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There is a logical, mathematical explanation for why the 70s have been pronounced chic by Paris fashion week. The 90s are the new 70s, you see, and the 70s are the new 50s. It goes like this. When the 70s were the recent past, they were cringe-makingly close to home, and therefore easy to poke fun at. Now, the 90s are the relatively recent past – and so 90s revivalism has become fashion’s go-to gag.

Chunky trainers, bucket hats, slip dresses, crop tops, hoodies: these are all played for laughs. The 70s, meanwhile, have slipped into rose-tinted memory, the embarrassing parts forgotten along the way. The decade is coming to stand for classic chic, in the way that the 50s previously did before being consigned to ancient history.

This 70s rehabilitation has been quietly happening for a little while. There is a look that radiates outward from the catwalks of Chloé and Isabel Marantinto the audience, loyally repped at Paris fashion week by many French Vogue staffers. It centres on wide-legged white jeans or long pleated skirts, loose trench coats and chunky-heel burgundy boots, snake-effect saddle bags and long, shaggy hair.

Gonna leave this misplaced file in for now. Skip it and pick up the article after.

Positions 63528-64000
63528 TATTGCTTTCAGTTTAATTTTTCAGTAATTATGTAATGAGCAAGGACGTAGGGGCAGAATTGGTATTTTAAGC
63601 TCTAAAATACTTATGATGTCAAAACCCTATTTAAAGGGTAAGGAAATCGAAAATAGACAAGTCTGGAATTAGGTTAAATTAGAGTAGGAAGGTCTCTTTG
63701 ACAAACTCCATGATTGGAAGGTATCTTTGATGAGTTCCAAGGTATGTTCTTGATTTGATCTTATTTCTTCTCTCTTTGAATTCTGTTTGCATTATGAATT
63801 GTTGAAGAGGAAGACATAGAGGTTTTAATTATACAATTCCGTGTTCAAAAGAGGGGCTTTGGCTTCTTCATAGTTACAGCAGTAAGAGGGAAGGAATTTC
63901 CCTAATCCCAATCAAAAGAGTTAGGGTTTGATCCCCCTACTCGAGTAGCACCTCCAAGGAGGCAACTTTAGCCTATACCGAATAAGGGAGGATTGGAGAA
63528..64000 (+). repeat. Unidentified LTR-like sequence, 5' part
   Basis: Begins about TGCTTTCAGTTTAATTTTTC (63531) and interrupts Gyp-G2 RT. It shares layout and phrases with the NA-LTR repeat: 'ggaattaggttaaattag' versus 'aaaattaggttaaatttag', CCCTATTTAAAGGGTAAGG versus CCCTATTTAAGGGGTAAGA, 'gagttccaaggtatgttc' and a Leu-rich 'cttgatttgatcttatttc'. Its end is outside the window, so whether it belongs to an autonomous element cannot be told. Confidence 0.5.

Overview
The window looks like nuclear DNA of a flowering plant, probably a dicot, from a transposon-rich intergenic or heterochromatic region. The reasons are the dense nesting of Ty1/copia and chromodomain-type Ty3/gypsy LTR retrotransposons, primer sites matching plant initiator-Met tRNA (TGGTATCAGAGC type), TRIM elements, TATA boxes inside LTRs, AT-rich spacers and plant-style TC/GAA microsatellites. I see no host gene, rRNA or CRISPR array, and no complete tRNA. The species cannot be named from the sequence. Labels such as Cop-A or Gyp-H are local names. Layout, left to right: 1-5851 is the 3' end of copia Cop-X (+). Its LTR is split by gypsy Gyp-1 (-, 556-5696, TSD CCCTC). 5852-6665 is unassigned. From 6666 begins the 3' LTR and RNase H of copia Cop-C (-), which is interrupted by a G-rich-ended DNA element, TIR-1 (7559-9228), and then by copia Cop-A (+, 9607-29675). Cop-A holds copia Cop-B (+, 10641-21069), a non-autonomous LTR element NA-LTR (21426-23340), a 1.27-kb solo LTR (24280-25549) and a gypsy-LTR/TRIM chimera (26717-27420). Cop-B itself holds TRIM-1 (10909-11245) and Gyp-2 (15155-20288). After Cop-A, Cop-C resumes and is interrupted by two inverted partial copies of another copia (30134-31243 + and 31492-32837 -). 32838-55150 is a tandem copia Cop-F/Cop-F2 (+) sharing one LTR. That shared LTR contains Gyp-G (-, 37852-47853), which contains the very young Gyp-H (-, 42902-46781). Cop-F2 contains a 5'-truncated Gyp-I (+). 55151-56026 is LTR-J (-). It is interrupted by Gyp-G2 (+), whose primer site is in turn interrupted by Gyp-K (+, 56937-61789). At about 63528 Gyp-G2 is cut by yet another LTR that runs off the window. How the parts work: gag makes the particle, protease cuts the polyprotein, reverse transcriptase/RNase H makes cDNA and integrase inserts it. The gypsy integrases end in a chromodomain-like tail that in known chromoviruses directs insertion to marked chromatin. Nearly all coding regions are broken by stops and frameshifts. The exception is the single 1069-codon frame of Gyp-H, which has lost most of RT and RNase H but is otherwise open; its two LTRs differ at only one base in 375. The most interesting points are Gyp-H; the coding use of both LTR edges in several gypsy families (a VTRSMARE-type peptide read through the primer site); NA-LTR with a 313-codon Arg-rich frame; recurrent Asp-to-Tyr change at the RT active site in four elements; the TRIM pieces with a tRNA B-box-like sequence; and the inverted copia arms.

Forget purple loon pants. Forget hippy chic, forget John Travolta in Saturday Night Fever. This take on the 70s is part Charlie perfume ad, part Bianca Jagger in an Yves Saint Laurent trouser suit and part Boogie Nights. It is a tight slogan T-shirt, a good pair of aviator shades, a silk scarf, knotted at the throat. There is not a bell bottom or a hand-painted daisy in sight

The 70s became headline news in Paris this week because of Hedi Slimane at Celine. To recap, everyone was really upset with Slimane last season for swapping out Old Céline (the “ceramicist with a private income” look) for New Celine (unreconstructed groupie chic).

This week, instead of going back to Old Céline, he went to Old Old Celine – an ultra-bourgeois late-70s version of what ladylike looks like, with attitude and great wedge boots. And – again, to precis – the fashion industry looked at the collection and thought: ‘That’s exactly what I want to wear.’

The 70s references that matter now cluster at the later end of the decade, edging into the 80s.

To get a sense of the wide spread of coordinates of this look, consider that Studio 54 closed only one year before the engagement of Prince Charles and Lady Diana Spencer. So the look is one part Manhattan debauchery to one part Sloane Ranger.

Updated: June 11, 2019 12:24 PM

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